Trump and 2020: Between panic and ethnic wars

Few observers foresaw, two and a half years ago, the impact that President Donald Trump would have in the world once installed in the White House.

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Few observers foresaw, two and a half years ago, the impact that President Donald Trump would have in the world once installed in the White House. Similarly, many were surprised by the policies that he is applying within the country. In the case of Latin America, he has acted ignoring international law and without any respect for the region’s peoples.


At the global scale, his declaration of a trade war against the Popular Republic of China has induced panic among Wall Street financial  speculators. To this concern, one must add uncertainty, since even in his small circle of collaborators no one knows what will be his next step. He has discarded the Climate Change Treaty. He abandoned the pact signed with Iran to avoid nuclear proliferation. He is still active in the Middle East, provoking turmoil from Afghanistan to Libya. In sub-Saharan Africa, he supports military coups, massacres and all kinds of abuses in order to maintain that continent in a permanent state of instability. He promotes something similar in Europe, dividing the 'Old World', demanding that it be militarized (NATO) and that it submit to the trade rules imposed by the White House.


During the 2016 campaign, he promised he would put an end to “globalization”, as well as regional trade agreements. He said he would pay no attention to “climate change” policies proposed by his three predecessors for nearly 25 years. He fulfilled his word and in addition, broke the silent pact with China, moved closer to Russia and supported ‘Brexit’. All this under the slogan: “Make America Great again”.


At the domestic level, he has generated a war between protectionists and supporters of globalization. He has also taken backward steps in history, exacerbating the differences between euro-descendant ethnicities (‘whites’) and the afro-descendent people (‘blacks’). He managed to put blacks, ‘brown’, orientals and native american people in a single category, called non-whites. The Latin Americans of all countries from Argentina to Mexico, known as Latinos (‘brown’). The whites are organizing into a movement of “supremacists” whose numbers grow, among other reasons, thanks to the Trumps self-styled rhetoric.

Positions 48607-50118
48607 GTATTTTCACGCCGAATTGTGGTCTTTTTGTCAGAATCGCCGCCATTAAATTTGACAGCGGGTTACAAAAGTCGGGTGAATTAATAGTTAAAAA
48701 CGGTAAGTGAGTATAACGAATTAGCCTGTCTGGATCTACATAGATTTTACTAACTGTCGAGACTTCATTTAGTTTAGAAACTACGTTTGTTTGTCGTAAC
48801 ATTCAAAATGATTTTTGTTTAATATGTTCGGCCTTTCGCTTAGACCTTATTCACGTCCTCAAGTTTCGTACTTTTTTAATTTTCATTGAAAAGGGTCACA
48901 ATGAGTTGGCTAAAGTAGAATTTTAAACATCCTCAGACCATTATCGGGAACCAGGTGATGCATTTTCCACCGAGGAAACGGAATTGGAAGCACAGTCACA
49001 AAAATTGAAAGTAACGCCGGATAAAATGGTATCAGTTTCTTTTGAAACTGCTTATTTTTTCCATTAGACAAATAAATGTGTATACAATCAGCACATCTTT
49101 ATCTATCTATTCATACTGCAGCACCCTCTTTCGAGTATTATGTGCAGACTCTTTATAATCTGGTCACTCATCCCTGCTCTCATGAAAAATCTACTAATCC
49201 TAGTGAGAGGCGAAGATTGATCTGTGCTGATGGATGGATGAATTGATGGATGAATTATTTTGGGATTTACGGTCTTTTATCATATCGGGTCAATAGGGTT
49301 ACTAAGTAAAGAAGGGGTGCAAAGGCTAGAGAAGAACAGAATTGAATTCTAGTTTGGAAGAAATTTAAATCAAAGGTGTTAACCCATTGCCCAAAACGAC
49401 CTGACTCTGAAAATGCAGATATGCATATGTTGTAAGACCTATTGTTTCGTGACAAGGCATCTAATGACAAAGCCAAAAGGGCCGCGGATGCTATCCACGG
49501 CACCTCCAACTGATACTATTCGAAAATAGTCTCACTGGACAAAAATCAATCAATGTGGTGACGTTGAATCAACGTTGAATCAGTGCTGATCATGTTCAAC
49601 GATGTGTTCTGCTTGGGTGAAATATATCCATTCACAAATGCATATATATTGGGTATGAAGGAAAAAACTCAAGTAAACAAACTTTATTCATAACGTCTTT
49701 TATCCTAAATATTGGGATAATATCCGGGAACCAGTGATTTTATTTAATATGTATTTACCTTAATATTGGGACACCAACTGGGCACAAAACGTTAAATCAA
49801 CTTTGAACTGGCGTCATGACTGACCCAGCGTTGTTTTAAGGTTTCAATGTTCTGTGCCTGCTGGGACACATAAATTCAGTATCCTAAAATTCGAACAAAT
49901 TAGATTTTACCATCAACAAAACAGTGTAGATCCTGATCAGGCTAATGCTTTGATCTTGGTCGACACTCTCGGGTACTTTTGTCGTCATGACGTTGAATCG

He is already into a Presidential campaign, preparing himself for the elections of November 2020. In 2016, he defeated the favourite Hilary Clinton on the basis of a negative discourse that finished off his Republican and Democratic opponents. He accused the ex first lady of being “crooked” and insulted his own partisans in televised debates. His strategy, added to a demolishing critique of de-industrialization provoked by neo-liberal policies, gave him the victory.


Trump calculates that he can maintain the advantage gained in 2016 and even increase it, winning in other States that he lost in previous elections. The Democrats think otherwise. At this moment, there are various Democratic pre-candidates who are ahead of him in the polls.


The elections of 2020 will be a referendum on approval of Trump. The Manhattan magnate is betting on economic growth (without decent jobs), the wall on the Mexican border (which is stalled), and his ethnic discourse (that polarizes), to mobilize the vote of his social base next year.


The Democrats have a number of cards up their sleave. The main one is the establishment’s powerful machinery that has ample financial resources and controls the majority of the media. They have 20 pre-candidates, but none of them has the fieriness of Trump. It seems the Democrats lack a coherent program that could inspire the voting masses. The new “left” has the ardor to defeat Trump but has not yet built up its social base.


If nothing significant happens before November 2020, the winner at the Electoral College will do so by a minimum margin.



August 1, de 2019


(Translated for ALAI by Jordan Bishop)



- Marco A. Gandásegui, Jr. is Professor of Sociology with the University of Panama and an Associate Researcher with the Centro de Estudios Latinoamericanos Justo Arosemena (CELA)
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